DSWD backs LGBTQ community to end gender discrimination

June is considered to be  Pride Month, and the Department of Social Welfare and Development (DSWD) is one with the Lesbian, Gay, Bisexual, Transgender and Queer (LGBTQ) community to eliminate discrimination based on sexual orientation and gender identity.

“Being true to one’s self is one of the many commendable things that we can learn from the LGBTQ community. The members of the LGBT sector are brave and never afraid to assert their rights, celebrate their individuality, and express their compassion to others despite the many types of discrimination that they experience every day,” said DSWD Secretary Judy M. Taguiwalo.

In line with this month’s celebration of the Pride Month, the Department reiterates its full support to the passage of House Bill 4982 or the “Anti-Discrimination Bill on the Basis of Sexual Orientation or Gender Identity or Expression (SOGIE)” or the “SOGIE Equality Bill” which seeks to penalize “unlawful discriminatory practices against any person on the basis of SOGIE.”

Sec. Taguiwalo said that the passage of the bill will be a significant development to fight and bring down the number of hate crimes in the country based on sexual orientation or gender identity. She also said that the bill can help establish a safe environment where the LGBTQ sector can be empowered and its members can freely express their individuality without being judged or discriminated against by others.

“We envision a future where being a member of the LGBTQ community is no longer an issue of controversy; where LGBTQ people can demand and then freely access the services of the government  without the fear of humiliation and their rights disregarded. This is also the reason why we want to include a provision to review and strengthen government social welfare and social protection programs for the LGBTQ community and to improve their provision of health insurance with regards to their physical transformation for their chosen gender identity,” said Sec. Taguiwalo.

“The LGBTQ community continues to soar despite the many forms of cruelty that they are often subjected to the more backward and conservative sectors of society. We hope that the more informed and compassionate members of the public will continue to support them and their calls for gender equality because LGBTQ rights are human rights and should be respected,” the social welfare chief  added.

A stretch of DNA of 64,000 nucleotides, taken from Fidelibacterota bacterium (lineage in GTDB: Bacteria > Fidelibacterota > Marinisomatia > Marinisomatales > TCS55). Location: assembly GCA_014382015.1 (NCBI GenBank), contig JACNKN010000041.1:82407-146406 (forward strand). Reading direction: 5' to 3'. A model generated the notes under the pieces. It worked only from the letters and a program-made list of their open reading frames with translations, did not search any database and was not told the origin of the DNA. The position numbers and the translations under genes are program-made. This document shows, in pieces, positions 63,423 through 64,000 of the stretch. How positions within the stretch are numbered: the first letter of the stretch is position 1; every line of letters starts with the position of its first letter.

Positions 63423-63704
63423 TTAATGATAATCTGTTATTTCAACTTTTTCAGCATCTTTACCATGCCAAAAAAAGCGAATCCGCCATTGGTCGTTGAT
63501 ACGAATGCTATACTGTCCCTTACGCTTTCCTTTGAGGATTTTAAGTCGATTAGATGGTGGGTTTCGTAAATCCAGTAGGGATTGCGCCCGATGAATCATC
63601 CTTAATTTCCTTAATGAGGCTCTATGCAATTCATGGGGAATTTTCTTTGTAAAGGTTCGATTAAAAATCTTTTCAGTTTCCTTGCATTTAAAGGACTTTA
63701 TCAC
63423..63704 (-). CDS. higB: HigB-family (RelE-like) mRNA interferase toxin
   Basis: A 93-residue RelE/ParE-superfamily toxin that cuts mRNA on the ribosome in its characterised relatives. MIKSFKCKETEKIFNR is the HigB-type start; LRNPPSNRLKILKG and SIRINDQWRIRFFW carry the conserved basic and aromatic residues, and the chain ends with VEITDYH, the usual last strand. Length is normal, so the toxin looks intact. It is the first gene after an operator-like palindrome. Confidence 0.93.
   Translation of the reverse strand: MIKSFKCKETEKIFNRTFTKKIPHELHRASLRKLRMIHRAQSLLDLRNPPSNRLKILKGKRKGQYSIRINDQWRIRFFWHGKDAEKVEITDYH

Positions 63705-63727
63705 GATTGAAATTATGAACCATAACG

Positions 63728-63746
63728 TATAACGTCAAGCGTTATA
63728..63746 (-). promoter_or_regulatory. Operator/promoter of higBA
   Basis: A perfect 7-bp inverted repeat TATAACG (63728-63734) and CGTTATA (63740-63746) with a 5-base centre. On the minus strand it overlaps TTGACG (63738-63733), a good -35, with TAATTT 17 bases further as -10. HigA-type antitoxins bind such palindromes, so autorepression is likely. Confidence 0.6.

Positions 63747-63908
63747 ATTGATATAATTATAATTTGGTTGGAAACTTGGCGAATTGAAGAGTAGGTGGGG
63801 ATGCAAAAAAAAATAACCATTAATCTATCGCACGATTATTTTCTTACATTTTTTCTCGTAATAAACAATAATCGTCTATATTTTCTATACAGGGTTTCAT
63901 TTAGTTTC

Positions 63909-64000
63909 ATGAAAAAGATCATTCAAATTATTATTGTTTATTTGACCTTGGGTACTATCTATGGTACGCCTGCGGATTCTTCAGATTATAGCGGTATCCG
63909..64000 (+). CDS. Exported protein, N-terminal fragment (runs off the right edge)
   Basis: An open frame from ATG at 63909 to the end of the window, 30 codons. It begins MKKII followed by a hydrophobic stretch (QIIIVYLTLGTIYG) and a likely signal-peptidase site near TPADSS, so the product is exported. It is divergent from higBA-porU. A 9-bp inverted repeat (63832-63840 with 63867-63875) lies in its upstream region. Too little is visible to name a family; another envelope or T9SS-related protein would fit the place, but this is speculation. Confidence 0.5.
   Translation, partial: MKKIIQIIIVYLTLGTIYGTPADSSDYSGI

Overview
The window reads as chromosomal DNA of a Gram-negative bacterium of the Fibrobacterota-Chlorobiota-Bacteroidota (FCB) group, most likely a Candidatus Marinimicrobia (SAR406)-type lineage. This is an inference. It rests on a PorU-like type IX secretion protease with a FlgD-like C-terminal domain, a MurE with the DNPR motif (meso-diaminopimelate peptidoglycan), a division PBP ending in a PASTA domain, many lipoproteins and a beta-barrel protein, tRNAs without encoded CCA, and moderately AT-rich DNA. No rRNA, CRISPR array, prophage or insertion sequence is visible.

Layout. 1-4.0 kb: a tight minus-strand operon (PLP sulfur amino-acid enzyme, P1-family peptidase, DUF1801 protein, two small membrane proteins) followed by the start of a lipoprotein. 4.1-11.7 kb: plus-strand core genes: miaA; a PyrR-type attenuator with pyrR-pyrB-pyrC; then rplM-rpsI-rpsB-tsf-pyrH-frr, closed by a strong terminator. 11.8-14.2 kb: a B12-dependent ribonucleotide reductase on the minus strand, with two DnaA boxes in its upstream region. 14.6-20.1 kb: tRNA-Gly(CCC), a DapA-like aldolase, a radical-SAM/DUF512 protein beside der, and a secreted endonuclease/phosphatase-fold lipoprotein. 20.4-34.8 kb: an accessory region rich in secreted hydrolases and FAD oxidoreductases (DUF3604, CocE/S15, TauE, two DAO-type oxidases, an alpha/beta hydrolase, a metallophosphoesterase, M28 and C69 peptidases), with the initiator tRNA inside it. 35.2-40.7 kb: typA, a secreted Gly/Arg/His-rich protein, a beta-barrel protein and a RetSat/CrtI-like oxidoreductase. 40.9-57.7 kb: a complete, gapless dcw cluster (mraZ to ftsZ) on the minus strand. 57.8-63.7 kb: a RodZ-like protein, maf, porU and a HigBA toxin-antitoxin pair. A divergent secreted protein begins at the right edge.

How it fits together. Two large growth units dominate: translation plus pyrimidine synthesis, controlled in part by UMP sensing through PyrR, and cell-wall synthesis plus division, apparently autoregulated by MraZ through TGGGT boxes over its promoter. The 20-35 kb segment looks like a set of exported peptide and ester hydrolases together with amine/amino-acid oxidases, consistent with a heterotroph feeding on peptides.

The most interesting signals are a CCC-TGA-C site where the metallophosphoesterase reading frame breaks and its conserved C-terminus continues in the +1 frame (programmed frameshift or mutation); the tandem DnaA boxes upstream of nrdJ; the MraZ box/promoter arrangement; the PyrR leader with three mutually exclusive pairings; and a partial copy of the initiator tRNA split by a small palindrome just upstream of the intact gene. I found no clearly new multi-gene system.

It can be recalled that the DSWD has also released a policy last year that fosters gender-inclusive workplace, stressing that DSWD personnel belonging to the LGBTQ community have the right to comply with the office uniform styles prescribed by the Department in a manner consistent with their gender identity and expression. Preferred uniform styles of personnel belonging to the LGBTQ community will be respected i.e., either they opt to wear pants (in lieu of skirt) or skirt (in lieu of pants).

Sec. Taguiwalo further said that the DSWD as an institution respects and upholds LGBTQ rights and hopes that all its employees and personnel would do the same. She said that recognizing the right of its LGBTQ employees and staff to dress based on their own preferences that are tied to their gender identification is the least that the DSWD can do.

“Policies on respect for LGBTQ rights are policies that we want our employees to observe on their own volition, not because the administration of the DSWD orders them to, but because the employees themselves on their own see the importance of LGBTQ rights,” said Sec. Taguiwalo.

“We still have a very long way to go before the rights of LGBTQ become fully accepted in Philippine society, and every little effort to promote them is important and should be enforced,” she concluded. ###

DSWD is Most Outstanding Gender-Responsive Agency

The Department of Social Welfare and Development (DSWD) received a GADtimpala Bronze Award as Most Outstanding Gender-Responsive Agency from the Philippine Commission on Women (PCW).

DSWD Undersecretary Florita R. Villar, the Department’s Gender and Development (GAD) focal person, received the award and the cash prize of P25,000 in behalf of the Department during the awarding ceremony on March 28.

In her acceptance message, Usec. Villar thanked the PCW for recognizing the efforts of the DSWD in empowering and upholding the rights of the women sector.

She added, “DSWD will continue to improve its GAD efforts and hopes that next year, the Department will get the GADtimpala Silver or Gold Award.”

Over the years, DSWD has incorporated gender and development aspects in its core programs namely the Pantawid Pamilyang Pilipino Program, Kapit-Bisig Laban sa Kahirapan-Comprehensive and Integrated Delivery of Social Services (KALAHI-CIDSS), and Sustainable Livelihood Program.

As part of the program implementation, these core programs formulated their GAD plans to ensure that women-beneficiaries are capacitated and provided with the opportunity to participate in leadership action and in decision-making opportunities within their communities.